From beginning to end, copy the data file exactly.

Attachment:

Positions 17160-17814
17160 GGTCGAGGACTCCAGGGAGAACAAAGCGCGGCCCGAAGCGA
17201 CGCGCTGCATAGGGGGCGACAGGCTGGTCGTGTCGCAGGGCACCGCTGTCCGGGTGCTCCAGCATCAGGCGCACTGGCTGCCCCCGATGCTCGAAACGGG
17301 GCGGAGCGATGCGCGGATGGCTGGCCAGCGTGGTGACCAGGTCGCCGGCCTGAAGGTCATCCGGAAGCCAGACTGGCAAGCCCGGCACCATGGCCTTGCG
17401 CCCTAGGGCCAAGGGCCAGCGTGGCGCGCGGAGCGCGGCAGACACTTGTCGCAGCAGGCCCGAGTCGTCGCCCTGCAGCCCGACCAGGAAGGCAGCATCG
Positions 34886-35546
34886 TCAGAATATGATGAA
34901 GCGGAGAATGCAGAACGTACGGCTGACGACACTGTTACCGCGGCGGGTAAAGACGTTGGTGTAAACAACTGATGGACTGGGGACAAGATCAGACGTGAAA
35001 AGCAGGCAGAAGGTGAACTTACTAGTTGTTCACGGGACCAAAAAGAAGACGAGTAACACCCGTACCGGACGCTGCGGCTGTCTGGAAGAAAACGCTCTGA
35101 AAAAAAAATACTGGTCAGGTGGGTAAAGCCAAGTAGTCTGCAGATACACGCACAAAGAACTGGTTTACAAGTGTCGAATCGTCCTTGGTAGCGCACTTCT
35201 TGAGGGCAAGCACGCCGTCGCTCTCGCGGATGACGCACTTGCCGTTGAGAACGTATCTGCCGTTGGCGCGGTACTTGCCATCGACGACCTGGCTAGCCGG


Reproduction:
Positions 17160-17814
17160 GGTCGAGGACTCCAGGGAGAACAAAGCGCGGCCCGAAGCGA
17201 CGCGCTGCATAGGGGGCGACAGGCTGGTCGTGTCGCAGGGCACCGCTGTCCGGGTGCTCCAGCATCAGGCGCACTGGCTGCCCCCGATGCTCGAAACGGG
17301 GCGGAGCGATGCGCGGATGGCTGGCCAGCGTGGTGACCAGGTCGCCGGCCTGAAGGTCATCCGGAAGCCAGACTGGCAAGCCCGGCACCATGGCCTTGCG
17401 CCCTAGGGCCAAGGGCCAGCGTGGCGCGCGGAGCGCGGCAGACACTTGTCGCAGCAGGCCCGAGTCGTCGCCCTGCAGCCCGACCAGGAAGGCAGCATCG
Positions 34886-35546
34886 TCAGAATATGATGAA
34901 GCGGAGAATGCAGAACGTACGGCTGACGACACTGTTACCGCGGCGGGTAAAGACGTTGGTGTAAACAACTGATGGACTGGGGACAAGATCAGACGTGAAA
35001 AGCAGGCAGAAGGTGAACTTACTAGTTGTTCACGGGACCAAAAAGAAGACGAGTAACACCCGTACCGGACGCTGCGGCTGTCTGGAAGAAAACGCTCTGA
35101 AAAAAAAATACTGGTCAGGTGGGTAAAGCCAAGTAGTCTGCAGATACACGCACAAAGAACTGGTTTACAAGTGTCGAATCGTCCTTGGTAGCGCACTTCT
35201 TGAGGGCAAGCACGCCGTCGCTCTCGCGGATGACGCACTTGCCGTTGAGAACGTATCTGCCGTTGGCGCGGTACTTGCCATCGACGACCTGGCTAGCCGG